“The elevator-speech version of my life is that it didn’t go as planned. I didn’t plan to drop out of college after 2 months and return to Burlington, I didn’t plan to sell my childhood home of 15 years without knowing where I would live next…”
Tian Berry is doing Spectrum’s Sleep Out next Thursday night to raise money for youth who are at risk of being homeless. As a teenager, Tian was also homeless and has spent time at Spectrum over the last few years. Below is a beautiful statement about her experience. We are so happy to have Tian as part of Spectrum’s Sleep Out are very grateful that she shared her story with us.
“…and I most definitely did not plan how much I would fall in love with representing Spectrum or how much gratitude and joy would fill my heart as they support me in my adventures of young adulthood.
3 years ago, after leaving school and struggling to maintain a job, I labelled myself as “uneducated, unemployed, and unwanted” because that’s the way I saw myself. I saw the world as harsh, and judgemental, and just waiting for a chance to point out when I screwed up. When I first came to Spectrum Youth and Family Services, I didn’t know much about them, but it seemed like an okay place. They gave me a bed in the Landing (the emergency shelter), the staff seemed fine, and there was a couch where I could read my book at the Drop In Center. I didn’t need or want a whole lot more because the way I saw it was me against the world.
After a few weeks at The Landing I moved to the transitional housing unit on Maple Street where I progressed through the stages of the housing program and moved into my own apartment at the beginning of January.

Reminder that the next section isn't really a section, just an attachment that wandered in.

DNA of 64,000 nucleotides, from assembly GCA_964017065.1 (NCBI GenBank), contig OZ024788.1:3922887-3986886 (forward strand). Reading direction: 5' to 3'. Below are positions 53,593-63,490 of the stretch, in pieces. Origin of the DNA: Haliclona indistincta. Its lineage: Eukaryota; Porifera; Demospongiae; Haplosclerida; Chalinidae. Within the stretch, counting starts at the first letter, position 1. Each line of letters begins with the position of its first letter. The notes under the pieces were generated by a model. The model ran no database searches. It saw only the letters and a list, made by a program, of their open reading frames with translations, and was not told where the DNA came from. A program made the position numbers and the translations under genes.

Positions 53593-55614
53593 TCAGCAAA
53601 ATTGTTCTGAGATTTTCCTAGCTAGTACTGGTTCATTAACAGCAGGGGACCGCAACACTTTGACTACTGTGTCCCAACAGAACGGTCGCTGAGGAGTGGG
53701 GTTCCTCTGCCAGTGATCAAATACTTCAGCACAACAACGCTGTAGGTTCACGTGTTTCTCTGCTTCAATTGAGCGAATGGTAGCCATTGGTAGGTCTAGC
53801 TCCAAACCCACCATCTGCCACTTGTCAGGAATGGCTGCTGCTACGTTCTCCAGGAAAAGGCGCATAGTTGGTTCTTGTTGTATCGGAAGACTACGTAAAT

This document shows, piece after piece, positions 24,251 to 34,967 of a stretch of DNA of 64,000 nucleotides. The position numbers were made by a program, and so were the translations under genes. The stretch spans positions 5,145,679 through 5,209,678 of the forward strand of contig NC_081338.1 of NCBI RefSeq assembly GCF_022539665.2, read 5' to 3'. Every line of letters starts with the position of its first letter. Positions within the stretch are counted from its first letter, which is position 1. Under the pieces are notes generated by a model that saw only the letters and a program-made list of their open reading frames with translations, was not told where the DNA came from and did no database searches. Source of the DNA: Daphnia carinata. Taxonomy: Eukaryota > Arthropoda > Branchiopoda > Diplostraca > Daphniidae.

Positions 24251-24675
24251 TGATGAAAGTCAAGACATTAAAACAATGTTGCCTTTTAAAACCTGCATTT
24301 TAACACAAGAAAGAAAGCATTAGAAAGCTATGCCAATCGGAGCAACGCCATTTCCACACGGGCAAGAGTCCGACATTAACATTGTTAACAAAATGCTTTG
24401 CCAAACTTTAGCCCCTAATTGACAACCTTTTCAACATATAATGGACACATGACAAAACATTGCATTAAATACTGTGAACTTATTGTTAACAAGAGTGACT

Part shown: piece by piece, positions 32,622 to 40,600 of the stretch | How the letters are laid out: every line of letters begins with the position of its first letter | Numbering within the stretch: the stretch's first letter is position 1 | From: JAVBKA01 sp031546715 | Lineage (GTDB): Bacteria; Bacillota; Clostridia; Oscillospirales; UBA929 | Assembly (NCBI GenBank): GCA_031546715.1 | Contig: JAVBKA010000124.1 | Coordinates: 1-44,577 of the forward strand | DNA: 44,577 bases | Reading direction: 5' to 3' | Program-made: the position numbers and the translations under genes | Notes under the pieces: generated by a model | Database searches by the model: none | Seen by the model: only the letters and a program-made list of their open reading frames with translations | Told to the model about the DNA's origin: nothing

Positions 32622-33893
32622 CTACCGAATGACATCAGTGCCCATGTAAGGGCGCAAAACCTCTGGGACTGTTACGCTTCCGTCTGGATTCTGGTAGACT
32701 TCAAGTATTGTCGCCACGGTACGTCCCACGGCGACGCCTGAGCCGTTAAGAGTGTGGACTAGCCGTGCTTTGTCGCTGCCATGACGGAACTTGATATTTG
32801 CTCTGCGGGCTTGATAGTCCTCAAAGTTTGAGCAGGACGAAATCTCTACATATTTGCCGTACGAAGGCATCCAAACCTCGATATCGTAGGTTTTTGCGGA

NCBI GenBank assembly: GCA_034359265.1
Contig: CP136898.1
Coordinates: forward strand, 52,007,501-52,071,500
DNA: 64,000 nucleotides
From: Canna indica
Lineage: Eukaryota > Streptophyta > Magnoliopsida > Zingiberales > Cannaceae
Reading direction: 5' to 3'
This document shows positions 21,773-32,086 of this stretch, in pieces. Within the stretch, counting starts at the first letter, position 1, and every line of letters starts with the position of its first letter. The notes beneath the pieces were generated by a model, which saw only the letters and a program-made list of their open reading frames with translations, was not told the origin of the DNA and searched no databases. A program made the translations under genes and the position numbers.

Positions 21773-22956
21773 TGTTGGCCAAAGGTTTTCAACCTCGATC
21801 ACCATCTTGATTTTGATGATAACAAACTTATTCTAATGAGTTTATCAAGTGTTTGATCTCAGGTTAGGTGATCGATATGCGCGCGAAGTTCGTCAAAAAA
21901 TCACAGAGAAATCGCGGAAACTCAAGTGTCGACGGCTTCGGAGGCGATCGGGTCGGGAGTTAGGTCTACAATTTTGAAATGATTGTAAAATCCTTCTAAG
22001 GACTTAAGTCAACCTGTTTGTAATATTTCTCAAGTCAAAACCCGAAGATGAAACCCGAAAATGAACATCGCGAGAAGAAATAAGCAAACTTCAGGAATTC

I loved being in school before my time with Spectrum began and again over the fall semester and not being able to finish because of mental illness is something I am still struggling to accept but I wasn’t then, and I am still not, willing to stop trying. So I signed up for classes at CCV…because I love learning and not just in the classroom but about life and what it means to be a human with real feelings.
I am learning to accept that every day may not be good but every day isn’t bad, either, and I am able to do that because Spectrum has created a welcoming, low-barrier environment where all you have to do is show up as you are.
3 years ago I showed up and all I could do was sit on the couch and read my book. Today, although I still struggle to accept my story and the circumstances surrounding my return to Burlington, I am not ashamed of any of it because it is only a part of who I am; much like being “uneducated, unemployed, and unwanted” were not my entire being, but a part of my being. Today I am proud to be here and I am proud to represent Spectrum and the individuals they serve.
Today I have encountered so many “plot twists” I no longer know what the plot is, I only know that because of your support, Spectrum didn’t just give me a bed, and some cool people to meet, and a place to read a book. They’ve provided me with opportunities I didn’t know I was missing, a more comprehensive understanding of what it means and looks like to be successful in life, and a chance to fall in love with life and participate in the beautiful, messy world in which we live.
…a chance to fall in love with life and participate in the beautiful, messy world in which we live.
What I am SO proud of, is that all of your support for spectrum has allowed me to receive the resources and support that I need to stand here tonight and tell you it’s no longer me against the world. It’s me and you and Mark, and everyone else who has helped guide me in this journey— it’s all of us—against the world.”